The new life of rescue dogs starts right at the moment it gets rescued. Most of the time, they are brought to shelters, wherein they are cared for, until they get fostered and finally adopted into their new loving homes.
Over the years, quite a number of rescue dogs have ventured into various career paths as well. Some become service dogs, others police dogs, and well, Canberra recently opened a number of slots for truffle hunting dogs.
With the help of a young man with a kind heart, rescue dogs are now being trained as truffle hunters in the land down south. To know more, read this inspiring story below.
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Jayson Mesman has trained law enforcement dogs for 12 years but a decade ago he stumbled across truffle farming while working for Customs in Western Australia.
He now owns the ACT’s only truffle farm in the foothills of Mount Majura. His “farm hands” are dogs rescued from pounds over the past decade.
“I actually go into the pound and look for the dogs that people quite often can’t maintain,” Mr Mesman said.
“Those with a really strong hunt drive, wanting to play constantly, the dog that chases the ball until he falls over almost.”
Mr Mesman said Labradors were often given up for adoption.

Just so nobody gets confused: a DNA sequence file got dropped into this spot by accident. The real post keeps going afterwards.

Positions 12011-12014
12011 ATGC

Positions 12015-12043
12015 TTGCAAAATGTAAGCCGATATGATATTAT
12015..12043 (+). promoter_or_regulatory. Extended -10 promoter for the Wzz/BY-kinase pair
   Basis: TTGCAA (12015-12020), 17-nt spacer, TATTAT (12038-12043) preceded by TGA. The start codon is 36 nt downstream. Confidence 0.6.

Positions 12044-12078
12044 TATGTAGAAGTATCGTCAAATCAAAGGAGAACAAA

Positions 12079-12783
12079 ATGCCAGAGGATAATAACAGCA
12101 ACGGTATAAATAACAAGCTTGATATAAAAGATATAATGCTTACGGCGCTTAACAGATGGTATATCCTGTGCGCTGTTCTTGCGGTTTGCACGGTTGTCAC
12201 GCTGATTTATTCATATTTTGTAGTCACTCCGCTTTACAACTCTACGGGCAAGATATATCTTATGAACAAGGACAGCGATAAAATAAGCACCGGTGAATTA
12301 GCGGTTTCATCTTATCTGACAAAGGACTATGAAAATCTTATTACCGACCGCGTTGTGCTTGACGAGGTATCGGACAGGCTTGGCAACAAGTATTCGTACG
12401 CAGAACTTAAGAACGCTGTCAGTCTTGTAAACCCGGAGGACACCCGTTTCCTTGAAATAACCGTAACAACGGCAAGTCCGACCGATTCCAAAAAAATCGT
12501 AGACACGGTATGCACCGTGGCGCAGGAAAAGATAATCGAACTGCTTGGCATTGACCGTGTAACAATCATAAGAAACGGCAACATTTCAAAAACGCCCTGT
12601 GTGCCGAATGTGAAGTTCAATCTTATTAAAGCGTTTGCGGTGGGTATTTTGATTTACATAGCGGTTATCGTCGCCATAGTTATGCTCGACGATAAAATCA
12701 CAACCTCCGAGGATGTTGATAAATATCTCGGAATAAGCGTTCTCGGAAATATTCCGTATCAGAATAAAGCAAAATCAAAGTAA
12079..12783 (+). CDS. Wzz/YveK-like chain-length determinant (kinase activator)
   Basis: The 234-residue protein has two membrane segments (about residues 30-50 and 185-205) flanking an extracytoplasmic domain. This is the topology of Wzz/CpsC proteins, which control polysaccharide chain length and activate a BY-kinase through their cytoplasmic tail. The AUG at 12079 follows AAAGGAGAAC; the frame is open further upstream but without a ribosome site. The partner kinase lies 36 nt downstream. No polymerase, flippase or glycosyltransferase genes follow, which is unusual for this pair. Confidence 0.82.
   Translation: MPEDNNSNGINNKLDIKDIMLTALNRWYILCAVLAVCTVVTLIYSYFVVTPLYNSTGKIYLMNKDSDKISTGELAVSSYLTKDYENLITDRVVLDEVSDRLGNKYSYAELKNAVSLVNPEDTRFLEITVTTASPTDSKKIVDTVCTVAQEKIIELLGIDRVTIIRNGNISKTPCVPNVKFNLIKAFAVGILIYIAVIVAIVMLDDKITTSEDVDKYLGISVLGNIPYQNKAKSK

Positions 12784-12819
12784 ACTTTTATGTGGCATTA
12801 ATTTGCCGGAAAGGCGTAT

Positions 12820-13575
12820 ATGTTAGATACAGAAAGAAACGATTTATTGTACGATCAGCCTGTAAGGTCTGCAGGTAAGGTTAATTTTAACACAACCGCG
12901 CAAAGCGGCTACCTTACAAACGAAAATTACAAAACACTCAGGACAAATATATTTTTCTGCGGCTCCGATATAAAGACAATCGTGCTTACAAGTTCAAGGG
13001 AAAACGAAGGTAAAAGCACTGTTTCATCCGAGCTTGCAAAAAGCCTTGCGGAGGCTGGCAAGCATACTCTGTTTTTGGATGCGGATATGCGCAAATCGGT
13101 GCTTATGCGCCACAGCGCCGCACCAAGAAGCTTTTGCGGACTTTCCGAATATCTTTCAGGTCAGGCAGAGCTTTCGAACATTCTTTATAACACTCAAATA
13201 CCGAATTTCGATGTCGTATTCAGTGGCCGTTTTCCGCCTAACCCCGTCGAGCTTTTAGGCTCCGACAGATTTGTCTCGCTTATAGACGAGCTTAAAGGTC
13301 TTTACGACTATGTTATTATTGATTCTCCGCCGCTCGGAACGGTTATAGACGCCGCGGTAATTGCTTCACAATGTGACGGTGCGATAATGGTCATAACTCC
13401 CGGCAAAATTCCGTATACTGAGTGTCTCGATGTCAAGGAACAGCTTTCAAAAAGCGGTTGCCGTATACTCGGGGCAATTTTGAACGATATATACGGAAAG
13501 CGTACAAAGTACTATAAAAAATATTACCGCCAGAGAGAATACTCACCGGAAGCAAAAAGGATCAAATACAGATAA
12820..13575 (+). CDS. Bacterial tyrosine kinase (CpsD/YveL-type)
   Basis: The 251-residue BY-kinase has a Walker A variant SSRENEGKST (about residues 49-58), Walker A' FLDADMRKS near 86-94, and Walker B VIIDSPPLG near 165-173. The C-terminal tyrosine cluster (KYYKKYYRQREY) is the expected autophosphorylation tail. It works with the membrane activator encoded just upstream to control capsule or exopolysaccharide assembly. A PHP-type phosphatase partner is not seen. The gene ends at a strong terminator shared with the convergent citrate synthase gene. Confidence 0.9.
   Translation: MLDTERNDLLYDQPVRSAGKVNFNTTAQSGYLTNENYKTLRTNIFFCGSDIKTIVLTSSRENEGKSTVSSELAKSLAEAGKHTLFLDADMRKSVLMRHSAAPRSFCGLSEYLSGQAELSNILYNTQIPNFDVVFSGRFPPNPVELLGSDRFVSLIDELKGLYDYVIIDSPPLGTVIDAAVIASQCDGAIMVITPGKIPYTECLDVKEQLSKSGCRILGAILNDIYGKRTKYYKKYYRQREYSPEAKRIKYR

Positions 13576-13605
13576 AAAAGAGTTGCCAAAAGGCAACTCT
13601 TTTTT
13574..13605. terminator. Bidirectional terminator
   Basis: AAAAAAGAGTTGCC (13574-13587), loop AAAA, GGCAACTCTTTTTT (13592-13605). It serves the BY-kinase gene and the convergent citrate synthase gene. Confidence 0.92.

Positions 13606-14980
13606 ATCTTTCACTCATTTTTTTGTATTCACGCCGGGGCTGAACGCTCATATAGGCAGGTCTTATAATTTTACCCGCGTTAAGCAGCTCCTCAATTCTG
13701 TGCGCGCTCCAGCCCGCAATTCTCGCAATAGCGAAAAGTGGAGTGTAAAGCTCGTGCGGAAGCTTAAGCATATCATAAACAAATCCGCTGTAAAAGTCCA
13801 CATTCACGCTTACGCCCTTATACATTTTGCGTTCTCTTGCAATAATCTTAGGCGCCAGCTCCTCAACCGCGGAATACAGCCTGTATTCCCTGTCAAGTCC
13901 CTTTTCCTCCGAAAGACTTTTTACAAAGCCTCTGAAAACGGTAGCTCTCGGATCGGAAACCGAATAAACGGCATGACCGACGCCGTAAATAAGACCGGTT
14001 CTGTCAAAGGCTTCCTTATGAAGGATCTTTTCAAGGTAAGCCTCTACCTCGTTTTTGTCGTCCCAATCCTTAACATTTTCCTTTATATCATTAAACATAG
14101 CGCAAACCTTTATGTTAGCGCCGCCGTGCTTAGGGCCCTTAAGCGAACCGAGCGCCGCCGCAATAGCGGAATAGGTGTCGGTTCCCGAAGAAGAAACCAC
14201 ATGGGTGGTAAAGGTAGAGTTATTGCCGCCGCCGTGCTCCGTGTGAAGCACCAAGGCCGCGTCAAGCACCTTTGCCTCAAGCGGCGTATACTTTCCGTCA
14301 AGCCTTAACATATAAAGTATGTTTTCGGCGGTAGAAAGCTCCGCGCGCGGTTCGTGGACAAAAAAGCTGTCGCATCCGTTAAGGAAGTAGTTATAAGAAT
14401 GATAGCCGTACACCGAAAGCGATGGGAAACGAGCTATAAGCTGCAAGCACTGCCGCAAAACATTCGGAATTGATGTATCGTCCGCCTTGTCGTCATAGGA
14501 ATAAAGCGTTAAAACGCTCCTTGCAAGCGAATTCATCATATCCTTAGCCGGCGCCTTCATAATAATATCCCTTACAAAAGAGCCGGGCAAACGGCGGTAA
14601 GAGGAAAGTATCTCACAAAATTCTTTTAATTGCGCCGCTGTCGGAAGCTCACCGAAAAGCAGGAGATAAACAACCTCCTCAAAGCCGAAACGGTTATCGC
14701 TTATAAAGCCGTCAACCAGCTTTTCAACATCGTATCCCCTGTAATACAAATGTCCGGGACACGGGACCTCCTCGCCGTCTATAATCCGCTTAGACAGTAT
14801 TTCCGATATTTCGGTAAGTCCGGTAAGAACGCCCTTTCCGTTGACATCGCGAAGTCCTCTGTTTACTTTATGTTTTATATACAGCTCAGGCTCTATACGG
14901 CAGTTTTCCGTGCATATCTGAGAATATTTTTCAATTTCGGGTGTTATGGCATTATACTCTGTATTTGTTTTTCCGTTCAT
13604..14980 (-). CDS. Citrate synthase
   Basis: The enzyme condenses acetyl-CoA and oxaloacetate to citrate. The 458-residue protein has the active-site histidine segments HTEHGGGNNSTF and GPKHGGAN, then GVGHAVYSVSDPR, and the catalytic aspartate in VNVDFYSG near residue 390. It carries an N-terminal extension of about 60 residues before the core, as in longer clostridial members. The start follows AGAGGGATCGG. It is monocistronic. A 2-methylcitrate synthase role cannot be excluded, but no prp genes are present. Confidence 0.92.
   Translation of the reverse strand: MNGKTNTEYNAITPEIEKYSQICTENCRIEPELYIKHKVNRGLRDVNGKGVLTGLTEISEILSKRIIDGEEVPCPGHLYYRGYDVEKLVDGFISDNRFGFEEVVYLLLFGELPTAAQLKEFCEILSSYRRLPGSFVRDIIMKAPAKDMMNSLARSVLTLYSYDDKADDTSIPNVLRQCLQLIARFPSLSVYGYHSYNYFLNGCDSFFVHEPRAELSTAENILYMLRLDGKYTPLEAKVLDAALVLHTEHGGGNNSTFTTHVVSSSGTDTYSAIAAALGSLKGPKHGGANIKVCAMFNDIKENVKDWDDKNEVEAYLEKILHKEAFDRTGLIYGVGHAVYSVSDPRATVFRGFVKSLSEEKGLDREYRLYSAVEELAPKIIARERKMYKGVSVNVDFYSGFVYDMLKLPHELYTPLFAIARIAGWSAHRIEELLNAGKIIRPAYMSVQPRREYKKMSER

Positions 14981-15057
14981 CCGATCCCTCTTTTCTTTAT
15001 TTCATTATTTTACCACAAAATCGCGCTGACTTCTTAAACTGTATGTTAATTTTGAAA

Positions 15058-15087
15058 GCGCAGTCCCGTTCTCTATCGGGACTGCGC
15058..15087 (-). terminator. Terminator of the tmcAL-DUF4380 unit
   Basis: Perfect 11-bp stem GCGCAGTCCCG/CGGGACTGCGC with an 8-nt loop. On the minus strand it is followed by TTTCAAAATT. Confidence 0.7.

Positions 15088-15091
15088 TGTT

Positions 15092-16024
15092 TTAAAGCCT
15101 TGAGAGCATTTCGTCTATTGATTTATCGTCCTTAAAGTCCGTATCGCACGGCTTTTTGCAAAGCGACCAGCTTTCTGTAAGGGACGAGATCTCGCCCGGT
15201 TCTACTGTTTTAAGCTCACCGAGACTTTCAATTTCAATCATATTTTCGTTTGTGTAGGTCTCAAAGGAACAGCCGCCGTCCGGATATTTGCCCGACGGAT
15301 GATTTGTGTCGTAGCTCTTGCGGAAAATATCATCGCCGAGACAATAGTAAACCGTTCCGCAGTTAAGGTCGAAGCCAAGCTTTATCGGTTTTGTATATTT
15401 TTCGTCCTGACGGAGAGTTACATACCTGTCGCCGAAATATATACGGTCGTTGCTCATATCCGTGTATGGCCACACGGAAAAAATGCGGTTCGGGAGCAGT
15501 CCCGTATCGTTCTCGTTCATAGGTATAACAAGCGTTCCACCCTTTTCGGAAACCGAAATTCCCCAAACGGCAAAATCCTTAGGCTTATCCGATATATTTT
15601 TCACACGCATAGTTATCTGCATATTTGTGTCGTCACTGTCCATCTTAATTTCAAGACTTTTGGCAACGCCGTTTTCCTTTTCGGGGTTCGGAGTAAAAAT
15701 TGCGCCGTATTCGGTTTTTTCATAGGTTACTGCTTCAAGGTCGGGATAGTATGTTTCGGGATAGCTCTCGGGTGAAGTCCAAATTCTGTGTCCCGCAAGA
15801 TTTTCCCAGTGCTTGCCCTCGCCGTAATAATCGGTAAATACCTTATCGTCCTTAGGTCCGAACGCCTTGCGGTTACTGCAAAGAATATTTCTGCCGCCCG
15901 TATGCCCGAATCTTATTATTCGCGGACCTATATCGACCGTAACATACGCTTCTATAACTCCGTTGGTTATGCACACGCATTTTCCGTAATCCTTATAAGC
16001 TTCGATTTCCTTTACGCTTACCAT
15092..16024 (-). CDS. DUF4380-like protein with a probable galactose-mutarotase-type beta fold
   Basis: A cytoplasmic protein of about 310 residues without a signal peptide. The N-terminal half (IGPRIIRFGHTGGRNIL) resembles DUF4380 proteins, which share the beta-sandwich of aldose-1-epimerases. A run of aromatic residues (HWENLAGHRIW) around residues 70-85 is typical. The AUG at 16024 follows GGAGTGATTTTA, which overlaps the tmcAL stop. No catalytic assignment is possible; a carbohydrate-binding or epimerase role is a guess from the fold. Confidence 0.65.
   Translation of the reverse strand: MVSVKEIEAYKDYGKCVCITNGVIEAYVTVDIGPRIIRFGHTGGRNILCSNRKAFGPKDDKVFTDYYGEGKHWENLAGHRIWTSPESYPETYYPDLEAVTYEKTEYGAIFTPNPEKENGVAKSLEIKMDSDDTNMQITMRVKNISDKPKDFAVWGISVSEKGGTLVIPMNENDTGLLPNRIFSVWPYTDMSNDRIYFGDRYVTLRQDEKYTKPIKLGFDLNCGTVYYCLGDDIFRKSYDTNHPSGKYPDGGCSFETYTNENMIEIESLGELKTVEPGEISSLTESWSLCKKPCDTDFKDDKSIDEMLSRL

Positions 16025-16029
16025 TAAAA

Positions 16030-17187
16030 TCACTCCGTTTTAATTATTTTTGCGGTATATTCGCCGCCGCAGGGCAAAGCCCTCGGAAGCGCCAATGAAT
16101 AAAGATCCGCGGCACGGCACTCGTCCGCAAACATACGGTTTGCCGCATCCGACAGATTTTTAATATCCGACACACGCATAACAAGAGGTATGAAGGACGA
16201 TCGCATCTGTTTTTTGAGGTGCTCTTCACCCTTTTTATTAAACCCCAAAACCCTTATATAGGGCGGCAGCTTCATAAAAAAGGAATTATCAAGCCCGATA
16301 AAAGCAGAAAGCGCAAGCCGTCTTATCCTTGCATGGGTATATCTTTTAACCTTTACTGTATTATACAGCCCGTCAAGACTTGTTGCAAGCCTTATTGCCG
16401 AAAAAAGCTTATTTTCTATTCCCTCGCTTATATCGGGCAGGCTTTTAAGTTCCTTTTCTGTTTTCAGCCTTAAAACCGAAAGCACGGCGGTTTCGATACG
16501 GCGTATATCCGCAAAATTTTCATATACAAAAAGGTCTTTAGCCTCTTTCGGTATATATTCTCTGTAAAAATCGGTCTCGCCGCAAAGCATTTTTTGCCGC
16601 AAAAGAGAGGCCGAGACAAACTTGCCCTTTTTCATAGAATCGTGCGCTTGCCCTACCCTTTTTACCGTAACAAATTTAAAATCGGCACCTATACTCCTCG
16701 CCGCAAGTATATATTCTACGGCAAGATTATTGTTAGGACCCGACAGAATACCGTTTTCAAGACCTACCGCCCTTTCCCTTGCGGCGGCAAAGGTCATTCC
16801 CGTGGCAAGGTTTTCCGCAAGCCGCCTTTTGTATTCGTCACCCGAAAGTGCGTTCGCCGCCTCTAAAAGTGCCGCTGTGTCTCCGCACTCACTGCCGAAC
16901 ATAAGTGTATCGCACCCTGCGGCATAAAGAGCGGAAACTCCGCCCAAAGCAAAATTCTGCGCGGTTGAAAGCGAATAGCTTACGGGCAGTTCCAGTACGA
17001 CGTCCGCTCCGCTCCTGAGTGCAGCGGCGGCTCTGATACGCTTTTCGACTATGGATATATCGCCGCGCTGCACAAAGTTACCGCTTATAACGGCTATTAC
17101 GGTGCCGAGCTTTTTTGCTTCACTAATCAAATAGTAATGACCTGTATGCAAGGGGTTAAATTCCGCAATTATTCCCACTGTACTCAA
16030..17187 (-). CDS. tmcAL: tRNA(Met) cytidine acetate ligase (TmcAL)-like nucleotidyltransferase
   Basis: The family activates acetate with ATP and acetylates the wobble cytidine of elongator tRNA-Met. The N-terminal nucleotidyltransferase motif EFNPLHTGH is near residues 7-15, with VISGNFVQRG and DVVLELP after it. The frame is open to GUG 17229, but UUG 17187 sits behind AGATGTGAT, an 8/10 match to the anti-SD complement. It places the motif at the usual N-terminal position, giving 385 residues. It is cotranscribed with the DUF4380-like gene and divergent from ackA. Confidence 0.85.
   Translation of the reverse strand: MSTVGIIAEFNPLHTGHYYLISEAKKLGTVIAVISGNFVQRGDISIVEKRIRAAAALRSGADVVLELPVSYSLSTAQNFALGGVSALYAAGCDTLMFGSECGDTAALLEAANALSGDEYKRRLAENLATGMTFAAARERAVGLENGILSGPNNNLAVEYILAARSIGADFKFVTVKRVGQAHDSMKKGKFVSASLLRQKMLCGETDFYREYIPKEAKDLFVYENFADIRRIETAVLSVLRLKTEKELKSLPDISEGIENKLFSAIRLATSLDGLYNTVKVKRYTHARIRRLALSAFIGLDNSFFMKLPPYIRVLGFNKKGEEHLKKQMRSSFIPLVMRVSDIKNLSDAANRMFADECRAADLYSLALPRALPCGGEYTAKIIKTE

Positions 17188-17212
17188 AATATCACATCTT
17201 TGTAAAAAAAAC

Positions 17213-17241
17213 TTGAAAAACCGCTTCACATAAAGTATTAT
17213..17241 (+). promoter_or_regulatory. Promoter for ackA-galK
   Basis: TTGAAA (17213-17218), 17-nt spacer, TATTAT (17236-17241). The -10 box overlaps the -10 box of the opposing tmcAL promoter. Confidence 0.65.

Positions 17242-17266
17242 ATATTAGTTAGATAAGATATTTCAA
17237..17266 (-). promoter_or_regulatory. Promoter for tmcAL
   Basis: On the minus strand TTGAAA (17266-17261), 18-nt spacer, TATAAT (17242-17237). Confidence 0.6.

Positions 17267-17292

“Owners are grabbing the cute, cuddly Labradors that everyone sees on the Kleenex ads,” he said.
“They don’t realise they’re a natural born retriever, so really high-powered … and they don’t realise that until their nice manicured backyard gets ripped to pieces.”
Truffle dogs are specifically trained to find the scent of the underground fungus and are rewarded with play, pats, praise and food treats.
“Each dog will work for different reasons,” Mr Mesman said.
“Every dog is trainable, it’s just finding that key niche that they want to work for.”
Mr Mesman said his dog Simba worked for hugs.
“My partner Danielle is a dog lover but has never trained a dog,” he said.
“We couldn’t get Simba to work for us, I’d spent hours in the paddock with balls, food.
“He found his first truffle when Danielle gave him a hug.
“All he wants is a hug.”
Traditionally pigs have been used, but dogs are easier to train and to work with according to Mr Mesman.
Labradors are commonly used because they are scent-dominant and can be trained to smell out the pungency of a ripe truffle.
Well, cheers to a new life for these doggies! And to more truffles!